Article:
We have a pie problem, America. A flaky, buttery-crusted, pie problem.

While the rest of the world indulges in pie for breakfast, lunch and dinner, we Americans mostly relegate pie to dessert.

But pie will no longer be confined by our sugar-loving tyranny. There’s a strong camp of pie lovers in this country who demand answers: Why the heck don’t we eat more savory pies?

“That was my question,” said native New Zealander Robert Morrow, who’s on a mission to convert Americans to the savory side. “I remember wondering 19 years ago why we can’t get good pies in this country. It just seemed crazy. That got me on a 10-year journey with it, figuring out why.”

Morrow, along with his partner Chris Carr, opened Tip Top Savory Pies in Lafayette in early 2019, and the little pie shack got so popular that they opened a second, larger location in Gunbarrel last spring.

Mushroom Veggie Mini Pot Pie from Colorado Cherry Company in Denver. (Provided by Colorado Cherry Company)

While business has been good, getting us to give savory pies a chance took some work.

“The education on this was huge. Every (staff) person in the shop was trained to go through the sequence of what it was and why it was,” Morrow said of the pies. “We figured out what was comfortable as a first pie for the American market, and we put those in the forefront… . I’ve watched guys come in and get four bites in and turn around a buy another one. Once people try a sample of what we do, they get it.”

That gateway pie was the steak and cheese. We’re already familiar with both of those very good things, and so why not stuff those very good things into a pastry? Of course it went over well, as did other comfort food combos, like roast chicken dinner and bacon and egg. While Tip Top sells sweet pies, too — cherry, apple and a seasonally rotating fruit are always on the menu — it lives and dies by saving pies.

Morrow isn’t alone on his pie conversion mission. Pie runs deep through Elias Lehnert’s body and soul. As a fourth-generation owner of Colorado Cherry Company, which opened a shop on Tennyson Street last spring and has been a staple in Loveland for 60 years, he’s the rare American who grew up eating pie for every meal.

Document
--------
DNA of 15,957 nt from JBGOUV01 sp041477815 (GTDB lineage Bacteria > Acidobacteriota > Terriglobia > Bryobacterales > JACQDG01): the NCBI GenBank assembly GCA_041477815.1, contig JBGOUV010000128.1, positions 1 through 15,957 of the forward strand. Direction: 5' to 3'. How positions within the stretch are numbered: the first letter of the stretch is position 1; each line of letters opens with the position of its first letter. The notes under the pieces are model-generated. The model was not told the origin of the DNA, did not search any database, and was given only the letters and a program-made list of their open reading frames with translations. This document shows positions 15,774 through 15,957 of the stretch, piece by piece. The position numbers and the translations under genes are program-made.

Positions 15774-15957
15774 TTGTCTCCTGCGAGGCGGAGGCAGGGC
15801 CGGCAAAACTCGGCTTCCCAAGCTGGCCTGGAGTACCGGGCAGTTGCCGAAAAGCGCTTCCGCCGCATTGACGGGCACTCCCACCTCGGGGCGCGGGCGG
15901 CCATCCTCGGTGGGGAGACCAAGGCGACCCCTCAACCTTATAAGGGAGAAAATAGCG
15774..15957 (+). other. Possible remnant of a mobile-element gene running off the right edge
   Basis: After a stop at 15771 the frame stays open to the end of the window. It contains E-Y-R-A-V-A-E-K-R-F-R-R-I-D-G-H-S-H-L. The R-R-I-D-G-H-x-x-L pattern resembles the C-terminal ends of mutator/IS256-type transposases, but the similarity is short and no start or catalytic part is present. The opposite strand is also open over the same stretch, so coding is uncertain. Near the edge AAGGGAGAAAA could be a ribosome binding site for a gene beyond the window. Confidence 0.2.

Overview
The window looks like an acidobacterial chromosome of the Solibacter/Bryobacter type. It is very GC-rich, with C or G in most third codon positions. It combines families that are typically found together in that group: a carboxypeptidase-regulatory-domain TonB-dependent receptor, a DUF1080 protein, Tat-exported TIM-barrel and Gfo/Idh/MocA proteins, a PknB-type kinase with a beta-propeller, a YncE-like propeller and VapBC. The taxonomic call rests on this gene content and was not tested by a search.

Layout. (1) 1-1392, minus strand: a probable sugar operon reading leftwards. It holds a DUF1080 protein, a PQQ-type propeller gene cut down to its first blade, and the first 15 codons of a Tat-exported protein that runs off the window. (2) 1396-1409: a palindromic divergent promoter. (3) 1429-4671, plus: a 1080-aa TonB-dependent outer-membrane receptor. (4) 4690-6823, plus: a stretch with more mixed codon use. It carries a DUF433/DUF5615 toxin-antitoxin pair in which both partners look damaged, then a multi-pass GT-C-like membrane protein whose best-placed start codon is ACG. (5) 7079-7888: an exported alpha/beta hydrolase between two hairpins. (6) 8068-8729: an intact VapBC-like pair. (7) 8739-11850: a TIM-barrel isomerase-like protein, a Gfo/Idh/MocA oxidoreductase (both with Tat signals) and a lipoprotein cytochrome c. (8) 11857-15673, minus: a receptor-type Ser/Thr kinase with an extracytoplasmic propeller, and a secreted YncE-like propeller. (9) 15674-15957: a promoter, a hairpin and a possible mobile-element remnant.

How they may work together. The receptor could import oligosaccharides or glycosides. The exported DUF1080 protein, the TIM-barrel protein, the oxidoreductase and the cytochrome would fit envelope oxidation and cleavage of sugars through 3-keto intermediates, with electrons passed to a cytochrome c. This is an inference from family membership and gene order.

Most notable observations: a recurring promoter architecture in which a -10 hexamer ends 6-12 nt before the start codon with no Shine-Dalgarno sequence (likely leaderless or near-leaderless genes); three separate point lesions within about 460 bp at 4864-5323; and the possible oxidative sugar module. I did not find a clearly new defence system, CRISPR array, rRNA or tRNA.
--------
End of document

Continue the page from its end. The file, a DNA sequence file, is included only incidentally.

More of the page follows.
“We’re trying to convince people pie can be an everyday thing and can be an every meal thing,” Lehnert, whose favorite savory pie is the bison bacon mushroom stout, said. “Not just dessert, but it can be a breakfast or a dinner. I think there’s definitely a mentality that it’s not a dinner thing, but as the world becomes more globalized and people are involved in social media, it’s become less of a barrier for folks.”

Savory wasn’t always the pariah of pie in America. In the 1800s, eating savory pie was common here, but at some point that century, it went the way of the hoop skirt and horse and buggy — just no longer fashionable. With the exception of the lingering chicken pot pie, pie as a meal mostly disappeared from our cultural palate. But not completely.

Up until a couple of months ago, Colorado Cherry’s savory pies lived in the back of the store. Lehnert wanted customers to see that they had all of these beautiful, fresh, savory pies, and so he placed them front and center, where they belonged. Flavors like spicy Buffalo chicken with cream cheese and cheddar; pork green chi with smoked pork shoulder from Post Oak Barbecu; and mushroom and veggie tucked into a creamy herb sauce. They all got top billing, flaunting themselves alongside the lemon meringues and apple bourbon caramels.

Now, the savory pies make up 40% of what Colorado Cherry sells at the Tennyson shop, and Lehnert sees an opportunity to grow that even more. With so many people still discovering the wonders of saving pies, there’s a very large, well, piece of the pie, yet to cut into. Because the “cherry” part of the name implies dessert, Lehnert plans to rebrand the store to a name that encompasses pie, and all of its savory potential, as a whole.

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